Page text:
(158w) The Interplay of Ion Transporters and Cytoskeleton in Breast Cancer Migration and Metastasis

Authors: 
Zhang, Y., Johns Hopkins University
Wang, Y., Johns Hopkins University
Zhao, R., Johns Hopkins University
Mistriotis, P., Johns Hopkins University
Konstantopoulos, K., Johns Hopkins University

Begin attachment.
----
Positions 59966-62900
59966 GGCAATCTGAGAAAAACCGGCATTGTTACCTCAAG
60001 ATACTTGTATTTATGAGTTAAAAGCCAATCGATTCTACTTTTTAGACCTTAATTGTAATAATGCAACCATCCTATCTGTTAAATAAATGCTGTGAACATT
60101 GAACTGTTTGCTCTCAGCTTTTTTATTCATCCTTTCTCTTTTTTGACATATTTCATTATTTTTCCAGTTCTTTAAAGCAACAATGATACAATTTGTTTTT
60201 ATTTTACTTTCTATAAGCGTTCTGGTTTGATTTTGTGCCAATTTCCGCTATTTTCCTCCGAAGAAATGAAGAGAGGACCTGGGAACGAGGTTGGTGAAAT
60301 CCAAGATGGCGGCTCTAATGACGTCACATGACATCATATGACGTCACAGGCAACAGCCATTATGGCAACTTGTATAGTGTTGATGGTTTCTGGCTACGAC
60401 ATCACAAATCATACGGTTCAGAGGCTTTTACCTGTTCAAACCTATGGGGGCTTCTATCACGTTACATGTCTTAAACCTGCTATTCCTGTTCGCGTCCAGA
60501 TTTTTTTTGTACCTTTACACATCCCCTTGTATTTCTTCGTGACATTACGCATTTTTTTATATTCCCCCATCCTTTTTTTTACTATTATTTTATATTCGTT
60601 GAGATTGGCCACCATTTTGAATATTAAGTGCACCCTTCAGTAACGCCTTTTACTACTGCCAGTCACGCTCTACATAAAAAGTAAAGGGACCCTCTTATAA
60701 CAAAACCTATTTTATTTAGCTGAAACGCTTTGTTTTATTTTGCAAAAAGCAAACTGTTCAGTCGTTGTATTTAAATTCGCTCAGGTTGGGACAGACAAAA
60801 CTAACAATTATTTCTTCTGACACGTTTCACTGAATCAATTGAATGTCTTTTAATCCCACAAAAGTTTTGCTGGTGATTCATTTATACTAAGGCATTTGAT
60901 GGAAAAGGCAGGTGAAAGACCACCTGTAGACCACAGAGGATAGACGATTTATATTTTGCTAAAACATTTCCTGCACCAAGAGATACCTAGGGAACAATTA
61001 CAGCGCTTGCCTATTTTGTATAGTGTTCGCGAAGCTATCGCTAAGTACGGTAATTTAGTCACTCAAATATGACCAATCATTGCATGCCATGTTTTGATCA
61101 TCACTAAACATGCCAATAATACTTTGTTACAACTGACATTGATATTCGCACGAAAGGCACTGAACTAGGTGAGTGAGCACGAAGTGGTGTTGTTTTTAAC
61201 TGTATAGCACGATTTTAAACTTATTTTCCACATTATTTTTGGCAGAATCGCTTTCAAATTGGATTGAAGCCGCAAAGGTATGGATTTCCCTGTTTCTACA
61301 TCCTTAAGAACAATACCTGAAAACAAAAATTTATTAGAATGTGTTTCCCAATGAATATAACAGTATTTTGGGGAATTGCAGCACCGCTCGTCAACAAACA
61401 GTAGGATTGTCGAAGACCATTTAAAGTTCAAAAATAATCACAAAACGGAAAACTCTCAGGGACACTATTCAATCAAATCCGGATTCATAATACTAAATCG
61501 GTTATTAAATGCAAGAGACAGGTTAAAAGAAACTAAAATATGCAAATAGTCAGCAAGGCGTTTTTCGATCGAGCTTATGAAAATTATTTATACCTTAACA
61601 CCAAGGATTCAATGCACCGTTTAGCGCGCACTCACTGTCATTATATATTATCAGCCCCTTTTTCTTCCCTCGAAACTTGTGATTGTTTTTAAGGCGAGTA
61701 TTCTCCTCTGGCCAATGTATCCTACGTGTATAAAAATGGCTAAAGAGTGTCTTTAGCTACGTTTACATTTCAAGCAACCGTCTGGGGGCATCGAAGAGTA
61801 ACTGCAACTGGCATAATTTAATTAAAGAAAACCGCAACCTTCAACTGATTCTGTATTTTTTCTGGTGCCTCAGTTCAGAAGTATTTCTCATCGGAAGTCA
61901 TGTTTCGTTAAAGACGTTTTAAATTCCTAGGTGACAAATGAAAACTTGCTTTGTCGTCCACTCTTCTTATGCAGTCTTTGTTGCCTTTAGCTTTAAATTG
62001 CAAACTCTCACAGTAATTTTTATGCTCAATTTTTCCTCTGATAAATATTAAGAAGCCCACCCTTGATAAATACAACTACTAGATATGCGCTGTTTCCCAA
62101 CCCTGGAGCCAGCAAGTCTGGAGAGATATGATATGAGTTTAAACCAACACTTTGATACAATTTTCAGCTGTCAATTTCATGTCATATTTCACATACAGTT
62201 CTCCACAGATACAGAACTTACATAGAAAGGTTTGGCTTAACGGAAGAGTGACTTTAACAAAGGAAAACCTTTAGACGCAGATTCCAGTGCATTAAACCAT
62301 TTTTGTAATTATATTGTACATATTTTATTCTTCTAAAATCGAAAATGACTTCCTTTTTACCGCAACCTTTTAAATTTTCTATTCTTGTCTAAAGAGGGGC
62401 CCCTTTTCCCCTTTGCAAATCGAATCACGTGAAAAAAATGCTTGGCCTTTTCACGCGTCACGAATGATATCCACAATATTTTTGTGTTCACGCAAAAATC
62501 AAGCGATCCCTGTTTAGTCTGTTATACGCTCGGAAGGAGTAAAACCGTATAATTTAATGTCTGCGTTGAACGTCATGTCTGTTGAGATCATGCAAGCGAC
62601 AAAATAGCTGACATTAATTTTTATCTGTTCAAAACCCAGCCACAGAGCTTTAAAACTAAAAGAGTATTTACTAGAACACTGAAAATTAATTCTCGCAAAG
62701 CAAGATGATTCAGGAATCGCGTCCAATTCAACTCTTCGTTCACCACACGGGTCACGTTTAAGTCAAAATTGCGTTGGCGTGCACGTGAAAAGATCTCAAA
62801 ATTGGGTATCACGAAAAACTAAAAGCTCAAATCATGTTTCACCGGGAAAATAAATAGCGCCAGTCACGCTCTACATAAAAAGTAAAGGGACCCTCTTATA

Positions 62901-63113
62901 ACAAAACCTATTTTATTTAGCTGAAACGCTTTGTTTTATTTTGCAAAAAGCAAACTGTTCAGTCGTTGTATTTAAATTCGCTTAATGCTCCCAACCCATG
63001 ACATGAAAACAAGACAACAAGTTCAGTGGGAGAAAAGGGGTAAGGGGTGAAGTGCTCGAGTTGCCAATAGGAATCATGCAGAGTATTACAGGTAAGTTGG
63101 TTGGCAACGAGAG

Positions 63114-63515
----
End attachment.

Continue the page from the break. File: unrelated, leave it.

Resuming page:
The primary cause of death among cancer patients is tumor metastasis. Cell migration is a key step in the metastatic cascade of events, as it enables tumor cells dissociating from a primary tumor to navigate through interstitial tissues and ultimately colonize distant organs. Cell motility is generally governed by cell-ECM interactions and the actomyosin cytoskeleton as well as cell volume regulation. Cell migration in confinement can persist even when F-actin is completely disrupted; a process that can be explained by the Osmotic Engine Model (OEM). According to OEM, cell locomotion is mediated by highly coordinated cycles of local isosmotic swelling at the cell leading edge and shrinkage at the trailing edge, driven by the polarization of select ion transporters and aquaporins (AQPs). We determined that the Na+/H+ exchanger 1 (NHE1), which is polarized at the leading edge of migrating cells in the confinement, mediates regulatory volume increase, which is consistent with its role in cell protrusion. Interestingly, AQP5 is also enriched at the cell front. To date, it is unknown which ion channels and aquaporins regulate cell shrinkage at the cell trailing edge. Using a multidisciplinary approach involving state-of-the-art bioengineering, imaging tools and quantitative analysis, we have discovered that a distinct aquaporin, AQP4 polarizes at the cell rear of metastatic breast cancer cells in confinement, thereby facilitating the local volume decrease by creating an outflow of water. We have also identified a novel ion channel (called X, due to a pending patent) which is preferentially localized at the cell trailing edge of confined breast cancer cells, and works together with AQP4 to mediate cell shrinkage. Dual knockdown of NHE1 and X does not alter cell volume in confinement which is in line with their individual counteracting effect of their role in cell volume regulation. Furthermore, we demonstrate cooperative and pronounced inhibition of motility in narrow channels upon dual NHE1 and X depletion. Taken together, our data support the model by which the repeated and coordinated cycle of swelling and shrinkage at the cell poles mediated by these distinct ion transporters, regulates cell motility in confinement. This presentation will also discuss the interplay between ion transporters and cell cytoskeleton in regulating efficient cell migration in confinement. Overall, our findings extend the Osmotic Engine Model by introducing AQP4 and a novel ion transporter for confined cell migration. These findings may provide the basis for identification of novel therapeutic target to combat breast cancer metastasis.